Some good news for SF: LA not as strong

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The San Francisco Giants were loaded with optimism for 2018 despite finishing dead last in the NL West (64-98) last season. They brought in Andrew McCutchen from Pittsburgh and Evan Longoria from Tampa Bay plus their big horse, lefty Madison Bumgarner, was finally healthy and having a great spring after an injury plagued 2017.

Also, they have the best manager in baseball with Bruce Bochy and it’s an even year just like when they won World Series titles in 2010, 2012 and 2014.

But the optimism faded quickly last Friday afternoon as Bumgarner was hit by a line drive on his throwing hand. It fractured and Saturday pins were placed in the hand to stabilize. He’s out a minimum six to eight weeks, and it wouldn’t be surprising if he wasn’t back until after the All-Star break. He’ll have to get his arm back in shape all over again, make a few rehab starts in the minors, so yes, July looks like a more believable date of return.

So what does that mean for the Giants now? Obviously, Bumgarner is a huge part of any Giants forecast. Ed Salmons, the Westgate SuperBook manager, said they immediately dropped the Giants’ season win total from 83 down to 80.5 upon hearing about the injury. He also raised the Giants’ odds to win the NL West from 6-to-1 up to 10-1 and raised the “Yes, make playoffs” prop from +170 to +280. NL Pennant odds went from 15-1 to 25-1 and World Series odds from 30-1 up to 50-1. Yes, Bumgarner is quite valuable to any Giants season prop.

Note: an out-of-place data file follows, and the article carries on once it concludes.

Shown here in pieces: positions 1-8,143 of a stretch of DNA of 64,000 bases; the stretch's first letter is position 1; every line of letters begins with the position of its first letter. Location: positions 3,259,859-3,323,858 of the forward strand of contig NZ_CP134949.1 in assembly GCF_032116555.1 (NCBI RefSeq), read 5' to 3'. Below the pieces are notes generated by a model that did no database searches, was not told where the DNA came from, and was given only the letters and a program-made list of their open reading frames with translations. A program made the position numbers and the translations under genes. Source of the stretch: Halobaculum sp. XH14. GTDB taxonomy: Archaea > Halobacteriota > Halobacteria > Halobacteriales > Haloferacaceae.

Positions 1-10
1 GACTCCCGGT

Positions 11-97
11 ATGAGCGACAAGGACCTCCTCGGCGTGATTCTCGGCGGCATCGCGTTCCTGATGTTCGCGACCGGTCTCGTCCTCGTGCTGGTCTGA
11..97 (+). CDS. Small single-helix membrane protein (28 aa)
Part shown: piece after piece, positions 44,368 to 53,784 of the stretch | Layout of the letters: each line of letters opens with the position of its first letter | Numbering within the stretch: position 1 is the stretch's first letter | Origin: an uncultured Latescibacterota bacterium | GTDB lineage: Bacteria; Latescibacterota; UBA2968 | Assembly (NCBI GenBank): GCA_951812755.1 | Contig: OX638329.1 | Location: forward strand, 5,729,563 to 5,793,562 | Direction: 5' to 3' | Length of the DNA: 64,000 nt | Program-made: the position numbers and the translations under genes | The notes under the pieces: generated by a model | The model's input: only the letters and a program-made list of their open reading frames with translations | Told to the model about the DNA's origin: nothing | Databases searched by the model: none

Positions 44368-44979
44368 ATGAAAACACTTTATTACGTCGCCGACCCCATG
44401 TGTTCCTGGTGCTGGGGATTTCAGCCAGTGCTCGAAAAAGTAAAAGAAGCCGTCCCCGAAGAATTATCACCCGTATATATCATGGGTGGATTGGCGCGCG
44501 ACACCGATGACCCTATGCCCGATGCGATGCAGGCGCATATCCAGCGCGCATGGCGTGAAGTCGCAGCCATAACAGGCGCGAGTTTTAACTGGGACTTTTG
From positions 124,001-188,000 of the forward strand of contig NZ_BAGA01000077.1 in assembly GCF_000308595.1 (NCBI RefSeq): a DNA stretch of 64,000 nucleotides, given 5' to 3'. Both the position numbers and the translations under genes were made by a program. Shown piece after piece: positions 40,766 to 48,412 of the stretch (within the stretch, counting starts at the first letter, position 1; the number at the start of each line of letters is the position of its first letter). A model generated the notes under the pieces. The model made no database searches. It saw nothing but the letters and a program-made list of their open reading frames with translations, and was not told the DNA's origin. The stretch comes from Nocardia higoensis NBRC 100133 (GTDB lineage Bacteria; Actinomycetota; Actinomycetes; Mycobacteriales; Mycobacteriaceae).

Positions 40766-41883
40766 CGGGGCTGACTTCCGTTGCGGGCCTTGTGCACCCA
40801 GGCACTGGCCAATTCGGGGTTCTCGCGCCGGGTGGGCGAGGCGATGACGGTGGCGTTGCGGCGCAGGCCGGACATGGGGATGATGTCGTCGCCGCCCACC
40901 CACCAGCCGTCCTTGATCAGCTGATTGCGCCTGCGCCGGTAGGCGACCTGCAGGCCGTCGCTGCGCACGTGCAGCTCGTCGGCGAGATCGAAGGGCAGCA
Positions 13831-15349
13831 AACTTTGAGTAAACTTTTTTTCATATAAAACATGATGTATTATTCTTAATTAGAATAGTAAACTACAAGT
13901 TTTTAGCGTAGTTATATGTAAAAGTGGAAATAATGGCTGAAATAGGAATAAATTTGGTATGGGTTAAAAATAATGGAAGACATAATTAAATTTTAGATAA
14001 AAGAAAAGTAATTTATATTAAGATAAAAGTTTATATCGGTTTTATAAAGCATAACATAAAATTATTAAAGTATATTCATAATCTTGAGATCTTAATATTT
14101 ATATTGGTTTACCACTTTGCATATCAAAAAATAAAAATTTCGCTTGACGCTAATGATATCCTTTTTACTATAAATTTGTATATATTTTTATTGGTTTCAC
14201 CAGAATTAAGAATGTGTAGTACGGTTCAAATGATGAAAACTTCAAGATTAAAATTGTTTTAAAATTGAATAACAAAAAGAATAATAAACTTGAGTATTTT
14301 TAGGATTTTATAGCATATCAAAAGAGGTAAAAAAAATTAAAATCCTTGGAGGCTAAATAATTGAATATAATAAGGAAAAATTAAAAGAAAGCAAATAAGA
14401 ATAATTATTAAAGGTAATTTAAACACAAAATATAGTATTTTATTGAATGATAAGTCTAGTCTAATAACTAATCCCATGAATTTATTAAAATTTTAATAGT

Bochy also got some bad news about his pitching staff Friday when told No. 3 starter Jeff Samardzija would miss three to four weeks with a pectoral strain. That leaves the rotation with No. 5 starter Ty Blach likely to get the opening day start Thursday at Dodger Stadium against Clayton Kershaw, then No. 2 Johnny Cueto, No. 4 Chris Stratton and non-roster invite Derek Holland likely to be the fourth guy. Cueto’s going to have to step up and try to be the ace, and his shaky spring doesn’t support the notion he will.

But the difference between last season’s awful Giants that had starting pitching and bullpen issues is the Giants are mashing the ball in spring like no one else. Their .303 batting average was the best of Spring Training and all their stars contributed. Buster Posey (.481 avg), Brandon Belt (.396, 3 HR, 11 RBI), Nick Hundley (.375, 3 HR, 11 RBI), Longoria (.371), McCutchen (.342), Brandon Crawford (.319), Joe Panic (.318) and new center-fielder Austin Jackson have been hitting laser beams all month in Scottsdale, Ariz. Last year’s Giants hit .249 for the season and their 3.9 runs scored per game was the second worst production behind the Padres’ 3.7.

I do feel their bullpen is vastly improved just by having a healthy Mark Melancon and acquiring his old buddy from the Pittsburgh pen, Tony Watson, who finished 2017 with the Dodgers. Watson and Melancon helped make the Pirates a top-2 pen in baseball for three straight seasons.